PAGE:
“I need more juice. I need more juice. I need more JUUUICCCCE!”
“I can’t do it. I can’t do it. You do it. I caaaan’t.”
“Why do we have to go now? I don’t want to go. I don’t want to go. But whyyyy? Whyyyy?”
Read the above text in a high, sing-song wail. Sound as pitiful as possible. Drag out the last word of each sentence until it’s 16 syllables long. Try to moan at the same time. Then repeat each line in an unbroken, unwavering drone. Be relentless. Do not ease up until you get what you want.
That’s how you uncork a really fine whine.
You’ve probably learned this technique from a master—just about every kid on the planet between ages 2 and 10 has it down.
“Kids whine because it works,” says Alan Delamater, professor of pediatrics and director of pediatric psychology at the University of Miami’s Mailman Center for Child Development. It’s a classic Catch-22: We give in to whining because when we respond, that annoying noise stops. Kids then keep on whining because they see it gets results! Both sides’ behaviors reinforce one another, Delamater says.
In our defense, those screeching wails are a formidable opponent. “Let’s face it—it’s grating,” Delamater told me. A 2011 study found that a whine is more distracting than a baby crying—or even a table saw!
But how does it even staaaaaaaaaaart??
Whining begins as a natural developmental step midway between crying and gaining the ability to verbalize better, experts say. Babies have no choice but to cry to get us to feed or change them. Toddlers and preschoolers then rely on this same plaintive sound, mixed with their growing vocabulary, to express their discontent and signal their wants. And their relative lack of control over their world means that they can find plenty to be unhappy about.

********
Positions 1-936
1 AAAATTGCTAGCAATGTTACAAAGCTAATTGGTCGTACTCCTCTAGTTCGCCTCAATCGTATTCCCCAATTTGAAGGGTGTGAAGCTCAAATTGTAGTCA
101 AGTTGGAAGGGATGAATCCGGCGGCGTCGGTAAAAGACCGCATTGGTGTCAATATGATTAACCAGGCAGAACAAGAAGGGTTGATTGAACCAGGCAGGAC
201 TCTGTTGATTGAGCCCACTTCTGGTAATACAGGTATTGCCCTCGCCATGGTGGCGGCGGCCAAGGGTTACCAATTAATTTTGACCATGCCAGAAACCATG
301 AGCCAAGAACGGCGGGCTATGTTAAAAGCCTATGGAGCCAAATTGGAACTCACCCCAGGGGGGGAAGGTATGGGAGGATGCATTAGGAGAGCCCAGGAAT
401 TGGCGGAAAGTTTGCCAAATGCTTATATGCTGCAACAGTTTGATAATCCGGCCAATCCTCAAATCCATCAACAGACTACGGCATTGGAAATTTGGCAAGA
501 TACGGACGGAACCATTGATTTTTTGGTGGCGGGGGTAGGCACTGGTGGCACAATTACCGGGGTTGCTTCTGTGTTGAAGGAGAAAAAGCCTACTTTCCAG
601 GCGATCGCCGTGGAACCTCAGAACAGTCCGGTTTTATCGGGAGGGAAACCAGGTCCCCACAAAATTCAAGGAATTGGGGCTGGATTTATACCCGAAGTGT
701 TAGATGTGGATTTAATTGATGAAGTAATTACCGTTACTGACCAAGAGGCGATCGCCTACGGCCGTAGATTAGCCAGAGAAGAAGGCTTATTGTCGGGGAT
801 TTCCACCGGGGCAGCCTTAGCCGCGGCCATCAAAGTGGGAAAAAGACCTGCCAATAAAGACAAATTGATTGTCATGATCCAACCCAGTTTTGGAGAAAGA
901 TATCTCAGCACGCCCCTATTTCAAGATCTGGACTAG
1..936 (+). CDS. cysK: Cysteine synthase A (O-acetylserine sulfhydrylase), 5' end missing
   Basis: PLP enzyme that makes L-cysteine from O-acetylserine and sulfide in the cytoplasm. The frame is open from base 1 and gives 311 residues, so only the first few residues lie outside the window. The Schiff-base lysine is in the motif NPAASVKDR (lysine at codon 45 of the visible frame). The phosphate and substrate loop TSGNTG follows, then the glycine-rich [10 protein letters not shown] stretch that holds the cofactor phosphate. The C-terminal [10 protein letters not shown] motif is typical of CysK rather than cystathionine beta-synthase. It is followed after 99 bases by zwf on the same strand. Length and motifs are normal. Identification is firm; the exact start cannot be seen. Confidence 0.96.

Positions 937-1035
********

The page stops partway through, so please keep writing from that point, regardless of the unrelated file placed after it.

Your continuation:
No surprise whining peaks around 18 months to 4 years (but can last longer—guess where the whiny grownups you know got it).
The trick is to help kids not get stuck on whining as a way to get help and attention. Here’s what works for three classic whine varietals:
The Needy Whine
Why they do it: Toddlers and preschoolers live in the moment. So when they need something—a drink, help with a zipper or reaching a toy—they need it in the moment. Like…Right! Now! Not five minutes from now. That may as well be five days to their rustic sense of time. Saying “hang on” or “maybe later” only adds decibels. Our attention happens to be one of the biggest things our kids whine for.
What helps: First, make sure your child even gets what a whine is. “Say something like, ‘What’s that? I hear whining.’ Or “That hurts my ears,’” Delamater suggests. This helps them learn why you’re so ticked off. You could even model the sound so they can hear the difference. (Otherwise they’re oblivious.)
It helps to name your child’s real need, so they learn these words, too: “You sound tired.” “Are you hungry?” “Do you need my help?” Some people find toddlers’ frustration ebbs if they learn some simple signs to ask for things.Then redirect the attempt, he says: “As soon as you can talk calmly like a big boy, I’ll get what you want.”
“Don’t fulfill the request until they ask calmly,” he adds. “Then praise them when they do: ‘I like it when you talk like a big boy.’”
Above all: Don’t expect overnight results, Delamater told me. But don’t get caught in the game of giving negative attention, either. That’s the endless back-and-forth that happens when you insist on hearing a nice voice (or wail back “Whaaaaat do you waaaaant already?”), and your child whines back just for the perverse delight of continuing to engage you.